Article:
Unthrifty Pointer With Loss of Condition – Seems nutritional

Unthrifty Pointer With Loss of Condition – Seems nutritional

So we got his bloodwork back and he has a *very high “EOSINOPHIL” count.*

You’re feeding him fine, and plenty. He’s just not USING it right. So don’t feel blamed because it’s him, not you.  His *condition (or loss of condition) seems to be ‘nutritional’* either he’s not *getting *the nutrition*, not *digesting *the nutrition, or he’s not *absorbing *it.

*(Since we know he IS getting good nutrition, it has to be the latter situation(s) )

The super-high eosinophil count means there’s inflammation (and lots of it) *somewhere *in his body.

Significant: His other clinical sign – un-thrifty appearance and body condition that appears to be nutritional.

Combine signs of High eosinophilia + clinical nutritional deficiency = Bowel is inflamed / and he’s not getting the full benefit of nutrition he’s eating.
1. The bowel can be inflamed for genetic reasons. (Tendency to inflammatory bowel disease)

2. The bowel can be inflamed for nutritional / bacterial reasons..(Bacterial overgrowth or undergrowth)

3. Or parasitic reasons (But we checked SEVERAL stools for bugs and found nothing)

4. Or hyperacidity reasons (The stomach overproduces acid which accesses and burns the small intestine – I doubt this in his case)

5. Or digestive reasons: If he incompletely digests food, then *undigested *food is traversing the bowel and that can aggravate it.

*So we should:*

Suppress inflammation in the bowel (without suppressing his whole-body immune system or immediately resorting to steroids.) [Sulfasalazine]
Be 100% sure he’s not wormy [Empirical deworming]

Consider feeding “raw diet” because it’s more “physiological” and it’s VERY calorie dense. And this is a bowel issue and as such, may be MOST impacted by feeding that bowel OPTIMALLY. *Full disclosure on feeding raw diet. Exhaustive approach. <johnsonvet.com/feedingraw> *[Raw Diet]

Supply things which have become deficient during the last ‘while” of poor bowel absorption. (*Vitamins* for example, *Omega 3,6,9 Fatty Acids*, too)

Grow beneficial bacteria with a cheap prebiotic called *FOS <https://amzn.to/2USAkpH>*- Giving 1-2 tablespoons 1-2x daily. (I’d put 1 tablespoon per feeding) All my IBD’s are put on FOS <https://amzn.to/2USAkpH>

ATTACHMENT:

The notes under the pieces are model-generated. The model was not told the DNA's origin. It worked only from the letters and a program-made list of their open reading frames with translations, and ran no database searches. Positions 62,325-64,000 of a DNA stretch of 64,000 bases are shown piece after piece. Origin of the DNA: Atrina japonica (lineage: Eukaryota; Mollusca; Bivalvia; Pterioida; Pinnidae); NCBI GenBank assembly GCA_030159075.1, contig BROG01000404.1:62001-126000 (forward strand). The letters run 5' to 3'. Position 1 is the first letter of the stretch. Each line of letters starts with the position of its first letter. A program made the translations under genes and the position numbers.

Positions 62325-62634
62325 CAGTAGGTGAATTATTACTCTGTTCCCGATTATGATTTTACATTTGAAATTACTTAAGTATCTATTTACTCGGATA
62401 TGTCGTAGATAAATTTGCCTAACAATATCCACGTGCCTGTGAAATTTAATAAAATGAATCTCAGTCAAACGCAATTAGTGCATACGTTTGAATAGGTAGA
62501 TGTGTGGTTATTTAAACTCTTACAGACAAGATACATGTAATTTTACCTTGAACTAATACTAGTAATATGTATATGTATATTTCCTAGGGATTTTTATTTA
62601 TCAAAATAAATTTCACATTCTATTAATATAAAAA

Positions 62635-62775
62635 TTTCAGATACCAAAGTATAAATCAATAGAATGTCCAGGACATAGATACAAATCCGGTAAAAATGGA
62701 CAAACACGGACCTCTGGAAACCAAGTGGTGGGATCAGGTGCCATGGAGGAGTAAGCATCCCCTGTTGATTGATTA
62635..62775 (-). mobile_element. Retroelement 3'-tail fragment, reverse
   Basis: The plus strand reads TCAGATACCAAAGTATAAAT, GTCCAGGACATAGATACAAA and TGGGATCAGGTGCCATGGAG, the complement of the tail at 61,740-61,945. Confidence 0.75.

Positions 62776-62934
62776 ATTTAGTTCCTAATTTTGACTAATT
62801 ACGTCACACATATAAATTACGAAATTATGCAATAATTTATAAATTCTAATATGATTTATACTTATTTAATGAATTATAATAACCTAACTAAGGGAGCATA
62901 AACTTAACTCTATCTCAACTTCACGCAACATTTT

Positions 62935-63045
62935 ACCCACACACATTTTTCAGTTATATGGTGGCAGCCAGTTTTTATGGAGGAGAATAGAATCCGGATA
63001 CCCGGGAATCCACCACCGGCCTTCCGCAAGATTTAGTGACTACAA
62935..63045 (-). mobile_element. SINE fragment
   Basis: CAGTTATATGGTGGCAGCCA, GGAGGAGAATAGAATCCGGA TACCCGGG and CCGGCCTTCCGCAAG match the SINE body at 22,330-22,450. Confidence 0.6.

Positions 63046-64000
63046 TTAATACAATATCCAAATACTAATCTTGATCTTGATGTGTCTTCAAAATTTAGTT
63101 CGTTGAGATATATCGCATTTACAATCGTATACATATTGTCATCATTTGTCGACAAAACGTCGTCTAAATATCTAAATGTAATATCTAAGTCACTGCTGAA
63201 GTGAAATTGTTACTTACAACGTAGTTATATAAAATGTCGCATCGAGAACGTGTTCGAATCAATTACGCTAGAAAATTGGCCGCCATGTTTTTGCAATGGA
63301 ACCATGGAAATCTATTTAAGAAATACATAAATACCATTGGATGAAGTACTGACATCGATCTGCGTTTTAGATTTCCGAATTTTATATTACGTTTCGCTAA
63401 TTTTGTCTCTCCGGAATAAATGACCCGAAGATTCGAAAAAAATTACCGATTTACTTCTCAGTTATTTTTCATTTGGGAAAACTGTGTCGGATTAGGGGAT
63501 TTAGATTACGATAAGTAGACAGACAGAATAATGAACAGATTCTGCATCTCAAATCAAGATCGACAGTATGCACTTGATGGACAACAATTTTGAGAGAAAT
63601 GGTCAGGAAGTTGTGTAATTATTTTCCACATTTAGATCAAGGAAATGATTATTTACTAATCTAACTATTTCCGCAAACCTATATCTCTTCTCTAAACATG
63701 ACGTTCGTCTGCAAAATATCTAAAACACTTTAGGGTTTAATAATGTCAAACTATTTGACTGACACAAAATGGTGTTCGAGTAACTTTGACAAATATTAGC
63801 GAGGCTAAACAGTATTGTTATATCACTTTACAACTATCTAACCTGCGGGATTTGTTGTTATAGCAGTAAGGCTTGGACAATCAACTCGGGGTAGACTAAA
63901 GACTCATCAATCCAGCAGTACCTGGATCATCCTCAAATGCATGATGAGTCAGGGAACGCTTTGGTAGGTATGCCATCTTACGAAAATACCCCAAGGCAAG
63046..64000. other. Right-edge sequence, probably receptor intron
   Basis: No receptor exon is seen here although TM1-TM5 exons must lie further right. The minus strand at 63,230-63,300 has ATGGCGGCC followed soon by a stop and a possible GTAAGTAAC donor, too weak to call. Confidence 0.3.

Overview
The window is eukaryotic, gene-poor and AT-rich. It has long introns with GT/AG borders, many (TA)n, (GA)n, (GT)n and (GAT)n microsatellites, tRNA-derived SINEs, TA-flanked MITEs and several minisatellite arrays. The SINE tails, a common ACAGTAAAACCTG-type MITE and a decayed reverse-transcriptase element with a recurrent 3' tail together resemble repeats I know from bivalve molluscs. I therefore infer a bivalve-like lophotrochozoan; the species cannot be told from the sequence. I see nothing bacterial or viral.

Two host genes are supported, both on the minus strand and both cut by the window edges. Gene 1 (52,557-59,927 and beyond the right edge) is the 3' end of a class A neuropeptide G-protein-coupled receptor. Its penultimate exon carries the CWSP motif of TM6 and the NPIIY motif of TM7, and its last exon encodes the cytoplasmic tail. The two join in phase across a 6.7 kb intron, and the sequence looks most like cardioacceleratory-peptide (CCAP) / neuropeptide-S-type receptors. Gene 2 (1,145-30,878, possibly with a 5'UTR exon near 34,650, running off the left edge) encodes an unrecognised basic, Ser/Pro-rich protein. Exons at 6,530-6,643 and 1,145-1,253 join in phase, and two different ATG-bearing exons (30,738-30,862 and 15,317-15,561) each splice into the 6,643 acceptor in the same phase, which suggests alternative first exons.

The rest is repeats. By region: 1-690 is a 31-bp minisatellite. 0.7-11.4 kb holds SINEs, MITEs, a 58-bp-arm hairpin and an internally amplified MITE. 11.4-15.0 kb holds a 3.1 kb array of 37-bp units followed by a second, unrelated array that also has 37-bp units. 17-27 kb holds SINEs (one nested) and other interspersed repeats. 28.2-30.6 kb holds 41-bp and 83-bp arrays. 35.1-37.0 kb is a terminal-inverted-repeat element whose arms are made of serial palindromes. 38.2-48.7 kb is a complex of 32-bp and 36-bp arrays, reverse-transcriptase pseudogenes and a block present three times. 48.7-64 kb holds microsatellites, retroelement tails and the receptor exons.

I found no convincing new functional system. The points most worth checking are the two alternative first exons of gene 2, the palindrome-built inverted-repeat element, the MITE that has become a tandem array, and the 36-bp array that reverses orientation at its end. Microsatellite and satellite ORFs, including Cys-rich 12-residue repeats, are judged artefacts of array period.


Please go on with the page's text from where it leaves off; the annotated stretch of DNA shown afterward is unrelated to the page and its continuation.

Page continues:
Add digestive enzymes so that an “inability to digest food” isn’t the ‘thing’ here. Again, we can diagnose that for $250 or we can try a little Digestive Enzymes and see. It NEVER hurts. Even normal dogs benefit from additional digestion.

In summary:

1. Sulfasalazine for IBD,

2. Empirical Deworming,

3. FOS prebiotic,

4. Multivitamin,

5. Omega 3,6,9 Fatty Acids,

6. Raw Diet,

7. Digestive Enzyme supplement.

Wow! That’s a lot to mess with.

Digestive processes are multi-stage and complex. You miss a single step, and the whole train fails to move forward.
Is there a way to *confirm* that his bowel is ‘the thing’ ? YES – Dr Boozer is an internist – she can do: *Endoscopy and Biopsies of the intestines*.

Probably $1000 or more. -or response to treatment.

Is there a way to *confirm* maldigestion, that he needs that Prozyme?

YES – A “*trypsin-like Immunoreactivity”* reaction test. -or response to treatment.

Dr Erik Johnson is a Marietta, Georgia Veterinarian with a practice in small animal medicine. He graduated from University of Georgia with his Doctorate in 1991. Dr Johnson is the author of several texts on Koi and Pond Fish Health and Disease as well as numerous articles on dog and cat health topics.